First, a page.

Hazard Analysis Critical Control Points (HACCP)

Maintaining effective supply chain controls for your business.

What is HACCP?

HACCP – General Principles of Food Hygiene CXC 1-1969, Rev. 2020, is a guideline that provides a framework of general principles for producing safe and suitable food for consumption by outlining necessary hygiene and food safety controls to be implemented in production (including primary production), processing, manufacturing, preparation, packaging, storage, distribution, retail, food service operation and transport of food, and where appropriate, specific food safety control measures at certain steps throughout the food chain.

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HACCP Principles

This is the initial step in the process and involves analysing your food supply chain for potential physical, chemical, or biological hazards. Something is considered a hazard when it may be considered harmful or unsafe for human consumption.

By actively recording the hazards within your businesses processes, you’re able to put controls in place to mitigate the risk of these hazards negatively impacting your business, and more importantly, your customers.

When considering your food manufacturing process, a ‘Critical Control Point’ (CCP) is a particular instance within that process that aims to mitigate the risk of a potential hazard occurring.

For example, this could be things like labelling, cleaning and sanitising, or regular equipment checks.

Closely associated with CCPs are their respective Critical Limits. These are tolerances that outline what is and isn’t acceptable. This could be a temperature range or a frequency of checks on equipment that provide a measurable and actionable assessment for compliance with your CCP.

These are the methods that you use to assess your CCPs are within the tolerances set by your Critical Limits. How will you measure the CCPs and with what frequency?

This principle outlines the process to be taken should a CCP exceed its tolerance range and becomes a hazard. A common example would be discarding a portion of food after it has been exposed to a temperature outside the critical limits for a specified length of time.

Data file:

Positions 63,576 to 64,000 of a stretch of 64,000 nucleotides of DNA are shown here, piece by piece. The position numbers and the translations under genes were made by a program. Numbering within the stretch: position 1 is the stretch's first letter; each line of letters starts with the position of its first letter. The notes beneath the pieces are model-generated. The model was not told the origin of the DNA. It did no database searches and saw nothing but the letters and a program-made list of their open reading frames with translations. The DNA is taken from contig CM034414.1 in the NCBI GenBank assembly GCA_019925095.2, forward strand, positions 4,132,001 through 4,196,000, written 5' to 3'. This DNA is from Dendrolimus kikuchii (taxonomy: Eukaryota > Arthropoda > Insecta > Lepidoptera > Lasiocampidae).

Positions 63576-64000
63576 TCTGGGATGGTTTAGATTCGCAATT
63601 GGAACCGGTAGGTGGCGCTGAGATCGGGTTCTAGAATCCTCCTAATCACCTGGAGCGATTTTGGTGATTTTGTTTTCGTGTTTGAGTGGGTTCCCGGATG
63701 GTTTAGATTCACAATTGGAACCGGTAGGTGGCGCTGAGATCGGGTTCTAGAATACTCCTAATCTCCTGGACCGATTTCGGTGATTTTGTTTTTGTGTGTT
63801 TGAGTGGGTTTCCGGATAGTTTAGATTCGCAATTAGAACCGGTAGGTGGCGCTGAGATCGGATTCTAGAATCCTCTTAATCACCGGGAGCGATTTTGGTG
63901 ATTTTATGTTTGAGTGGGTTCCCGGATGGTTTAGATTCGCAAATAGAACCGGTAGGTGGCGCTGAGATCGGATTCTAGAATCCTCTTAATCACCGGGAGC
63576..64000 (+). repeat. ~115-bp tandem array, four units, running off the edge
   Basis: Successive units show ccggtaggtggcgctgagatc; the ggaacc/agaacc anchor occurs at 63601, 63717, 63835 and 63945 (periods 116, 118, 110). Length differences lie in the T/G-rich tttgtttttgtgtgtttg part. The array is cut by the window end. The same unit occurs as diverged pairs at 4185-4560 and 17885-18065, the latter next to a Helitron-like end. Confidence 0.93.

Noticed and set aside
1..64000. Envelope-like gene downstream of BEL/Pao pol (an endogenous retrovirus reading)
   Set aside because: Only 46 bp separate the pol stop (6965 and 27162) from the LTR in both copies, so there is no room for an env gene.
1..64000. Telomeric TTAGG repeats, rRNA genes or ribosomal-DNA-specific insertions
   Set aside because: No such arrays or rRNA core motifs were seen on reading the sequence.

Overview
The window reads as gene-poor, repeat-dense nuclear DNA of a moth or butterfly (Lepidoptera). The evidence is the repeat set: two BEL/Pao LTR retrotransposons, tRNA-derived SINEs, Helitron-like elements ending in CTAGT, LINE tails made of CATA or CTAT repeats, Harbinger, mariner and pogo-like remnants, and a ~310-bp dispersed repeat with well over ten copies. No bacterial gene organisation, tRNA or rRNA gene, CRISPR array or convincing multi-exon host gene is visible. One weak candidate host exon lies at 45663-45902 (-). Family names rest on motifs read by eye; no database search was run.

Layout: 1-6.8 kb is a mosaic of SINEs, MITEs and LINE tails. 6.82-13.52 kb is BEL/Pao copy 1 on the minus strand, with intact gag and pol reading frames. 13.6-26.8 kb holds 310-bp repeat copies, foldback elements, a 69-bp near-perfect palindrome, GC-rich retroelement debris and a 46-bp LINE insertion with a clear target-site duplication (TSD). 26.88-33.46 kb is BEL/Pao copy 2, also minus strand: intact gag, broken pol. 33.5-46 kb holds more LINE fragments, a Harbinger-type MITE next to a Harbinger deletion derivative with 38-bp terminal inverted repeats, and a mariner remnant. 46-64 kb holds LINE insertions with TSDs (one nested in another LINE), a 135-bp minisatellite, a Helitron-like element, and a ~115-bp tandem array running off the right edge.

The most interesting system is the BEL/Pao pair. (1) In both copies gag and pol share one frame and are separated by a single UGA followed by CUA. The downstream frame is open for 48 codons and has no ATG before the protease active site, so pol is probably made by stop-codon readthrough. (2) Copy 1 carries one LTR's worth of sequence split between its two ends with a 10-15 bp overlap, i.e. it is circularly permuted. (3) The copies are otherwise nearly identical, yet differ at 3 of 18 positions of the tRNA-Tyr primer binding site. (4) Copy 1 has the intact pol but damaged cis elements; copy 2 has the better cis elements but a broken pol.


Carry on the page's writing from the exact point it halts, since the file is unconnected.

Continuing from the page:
Creating and implementing the procedures that outline potential hazards and then control against them is the responsibility of all businesses in the food supply chain to ensure that all food products that make it to customers are safe to consume.

The final principle is to ensure that all these processes, including the tolerances, and corrective actions, are meticulously recorded to ensure compliance with food health and safety legislation, standards, and best practices.

Benefits of HACCP Certification

  • Sustainable food safety assurance
  • Greater satisfaction among customers and employees
  • Attracts investment, enhances brand reputation and removes barriers to international trade within the food industry
  • Provides an advantage over competitors who are not accredited
  • Greater economy through process improvement, higher return on assets and greater profitability
  • Increases buyer, retailer and consumer confidence within the food industry
  • Manage food safety risks across the whole supply chain
  • Align with ISO 22000 food safety management system

Note: This program is not accredited by JAS-ANZ.

Certification Process

Certification involves GCC assessing your organisation in order to ascertain that management systems meet the requirements of one or more recognised standards. Becoming certified to a nationally or internationally recognised standard is of great benefit to an organization. It improves overall performance, builds confidence within stakeholder groups and broadens the scope of new opportunity.

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HACCP – Food Safety